The **Nelder–Mead method** or **downhill simplex method** or **amoeba method** is a commonly applied numerical method used to find the minimum or maximum of an objective function in a multidimensional space. It is applied to nonlinear optimization problems for which derivatives may not be known. However, the Nelder–Mead technique is a heuristic search method that can converge to non-stationary points on problems that can be solved by alternative methods.

The Nelder–Mead technique was proposed by John Nelder & Roger Mead (1965).

The method uses the concept of a simplex, which is a special polytope of *n* + 1 vertices in *n* dimensions. Examples of simplices include a line segment on a line, a triangle on a plane, a tetrahedron in three-dimensional space and so forth.

The method approximates a local optimum of a problem with *n* variables when the objective function varies smoothly and is unimodal.

For example, a suspension bridge engineer has to choose how thick each strut, cable, and pier must be. These elements are interdependent, but it is not easy to visualize the impact of changing any specific element. Simulation of such complicated structures is often extremely computationally expensive to run, possibly taking upwards of hours per execution. An engineer may therefore prefer the Nelder–Mead method as it requires fewer evaluations per iteration than other optimization methods.

Nelder–Mead in *n* dimensions maintains a set of *n+1* test points arranged as a simplex. It then extrapolates the behavior of the objective function measured at each test point, in order to find a new test point and to replace one of the old test points with the new one, and so the technique progresses. The simplest approach is to replace the worst point with a point reflected through the centroid of the remaining *n* points. If this point is better than the best current point, then we can try stretching exponentially out along this line. On the other hand, if this new point isn't much better than the previous value, then we are stepping across a valley, so we shrink the simplex towards a better point. An intuitive explanation of the algorithm is presented in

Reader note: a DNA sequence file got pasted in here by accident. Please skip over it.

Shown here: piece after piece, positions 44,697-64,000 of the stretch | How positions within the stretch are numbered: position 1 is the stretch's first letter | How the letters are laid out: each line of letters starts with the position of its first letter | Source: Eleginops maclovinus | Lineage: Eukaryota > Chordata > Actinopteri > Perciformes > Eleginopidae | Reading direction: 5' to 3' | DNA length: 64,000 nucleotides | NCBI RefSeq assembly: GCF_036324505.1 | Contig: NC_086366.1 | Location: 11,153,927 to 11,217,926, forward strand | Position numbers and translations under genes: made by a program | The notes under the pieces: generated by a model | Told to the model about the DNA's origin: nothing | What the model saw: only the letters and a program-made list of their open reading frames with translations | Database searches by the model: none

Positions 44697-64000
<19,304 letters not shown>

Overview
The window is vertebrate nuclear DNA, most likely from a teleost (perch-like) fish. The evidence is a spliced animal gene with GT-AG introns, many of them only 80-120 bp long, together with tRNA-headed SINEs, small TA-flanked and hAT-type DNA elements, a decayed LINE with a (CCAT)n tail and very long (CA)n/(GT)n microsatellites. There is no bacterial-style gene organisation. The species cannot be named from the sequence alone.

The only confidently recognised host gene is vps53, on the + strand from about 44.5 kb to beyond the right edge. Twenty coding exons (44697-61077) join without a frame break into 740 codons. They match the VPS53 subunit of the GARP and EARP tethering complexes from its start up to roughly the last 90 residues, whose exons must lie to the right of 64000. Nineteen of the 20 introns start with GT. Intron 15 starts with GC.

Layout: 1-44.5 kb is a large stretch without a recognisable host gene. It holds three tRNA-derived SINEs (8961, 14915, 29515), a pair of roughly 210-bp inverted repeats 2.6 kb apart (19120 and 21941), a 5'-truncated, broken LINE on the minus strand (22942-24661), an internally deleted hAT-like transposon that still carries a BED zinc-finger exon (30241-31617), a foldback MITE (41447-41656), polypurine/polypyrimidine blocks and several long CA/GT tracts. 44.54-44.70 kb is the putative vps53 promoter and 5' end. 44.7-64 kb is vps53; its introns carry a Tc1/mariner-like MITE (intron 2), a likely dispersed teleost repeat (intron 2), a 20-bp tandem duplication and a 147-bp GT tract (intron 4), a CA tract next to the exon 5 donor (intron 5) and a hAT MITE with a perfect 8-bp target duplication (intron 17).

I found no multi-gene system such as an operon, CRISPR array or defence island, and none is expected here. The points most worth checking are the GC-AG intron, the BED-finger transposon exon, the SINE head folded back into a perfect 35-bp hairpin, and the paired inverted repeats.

The downhill simplex method now takes a series of steps, most steps just moving the point of the simplex where the function is largest (“highest point”) through the opposite face of the simplex to a lower point. These steps are called reflections, and they are constructed to conserve the volume of the simplex (and hence maintain its nondegeneracy). When it can do so, the method expands the simplex in one or another direction to take larger steps. When it reaches a “valley floor,” the method contracts itself in the transverse direction and tries to ooze down the valley. If there is a situation where the simplex is trying to “pass through the eye of a needle,” it contracts itself in all directions, pulling itself in around its lowest (best) point.

Unlike modern optimization methods, the Nelder–Mead heuristic can converge to a non-stationary point unless the problem satisfies stronger conditions than are necessary for modern methods. Modern improvements over the Nelder–Mead heuristic have been known since 1979.